Infrastructure at risk under federal funding formula

Federal government needs to come to the table with more funding to overwhelmed municipalities.

Municipal politicians from across the country flooded into Vancouver last weekend.

They were there for the Federation of Canadian Municipalities’ annual convention.

And while their backgrounds were as diverse as the communities they represented, their message was strikingly similar: Fix the funding.

It’s not a new complaint. For decades Canada’s cities have been telling Ottawa that they need more money if they are to do the things they are increasingly expected to do. The complaints began in the 1990s, when the federal government began to cut funding as it dealt with a ballooning deficit and public debt. As transfer payments to provincial governments shrank, so too did many of the services the federal government traditionally provided (like low-cost housing). Provincial governments tried to take up the slack, but inevitably the cuts continued to trickle down to municipalities.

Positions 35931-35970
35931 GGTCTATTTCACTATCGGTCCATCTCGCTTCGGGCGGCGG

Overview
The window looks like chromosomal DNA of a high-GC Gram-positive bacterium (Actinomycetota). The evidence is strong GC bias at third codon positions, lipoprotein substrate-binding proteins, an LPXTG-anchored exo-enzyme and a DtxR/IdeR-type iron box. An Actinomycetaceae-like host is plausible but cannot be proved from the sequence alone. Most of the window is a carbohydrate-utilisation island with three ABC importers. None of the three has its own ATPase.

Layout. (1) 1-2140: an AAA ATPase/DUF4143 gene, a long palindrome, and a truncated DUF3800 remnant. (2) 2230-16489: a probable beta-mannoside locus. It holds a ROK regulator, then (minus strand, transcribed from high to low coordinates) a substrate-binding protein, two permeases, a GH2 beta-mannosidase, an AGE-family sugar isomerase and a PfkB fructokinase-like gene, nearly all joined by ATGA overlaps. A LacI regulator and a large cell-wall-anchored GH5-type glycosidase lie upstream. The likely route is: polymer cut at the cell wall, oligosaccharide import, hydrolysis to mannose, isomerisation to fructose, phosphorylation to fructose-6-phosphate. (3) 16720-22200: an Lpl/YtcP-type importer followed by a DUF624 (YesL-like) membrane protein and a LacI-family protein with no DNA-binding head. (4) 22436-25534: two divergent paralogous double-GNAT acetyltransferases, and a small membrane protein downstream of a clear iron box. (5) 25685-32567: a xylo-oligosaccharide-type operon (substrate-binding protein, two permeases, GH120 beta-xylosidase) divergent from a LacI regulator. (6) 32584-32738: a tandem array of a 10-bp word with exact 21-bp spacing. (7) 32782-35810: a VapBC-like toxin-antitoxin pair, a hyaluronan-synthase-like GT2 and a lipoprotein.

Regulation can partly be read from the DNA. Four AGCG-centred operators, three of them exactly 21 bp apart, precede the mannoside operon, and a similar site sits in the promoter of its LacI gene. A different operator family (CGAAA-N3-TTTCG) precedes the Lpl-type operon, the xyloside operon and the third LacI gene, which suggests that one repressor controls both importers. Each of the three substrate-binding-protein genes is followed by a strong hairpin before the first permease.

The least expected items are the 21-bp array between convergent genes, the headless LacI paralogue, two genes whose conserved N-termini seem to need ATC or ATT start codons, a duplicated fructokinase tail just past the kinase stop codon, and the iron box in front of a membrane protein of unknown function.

Today, many B.C. municipalities are faced with providing a level of service they never did in the past, particularly in the realm of social services, transportation, and protective service like policing. They’ve done this because they’ve had little choice; there is no one left to download the cuts to. Instead, they must find new revenue from a taxpayer pool that is shallow and offers little flexibility.

Deferring expenses is an option. But as roads and bridges deteriorate, it leads to an “infrastructure deficit” that must eventually be paid off. That’s left municipalities calling for a change in the way cities are funded.

There were promises of new money at the convention, but that’s not enough.

What is needed is a change in the way the funding flows. Canada’s cities have grown up. It is time governments stop treating them like children who are incapable of spending their allowance responsibly.

-Chilliwack Progress

 

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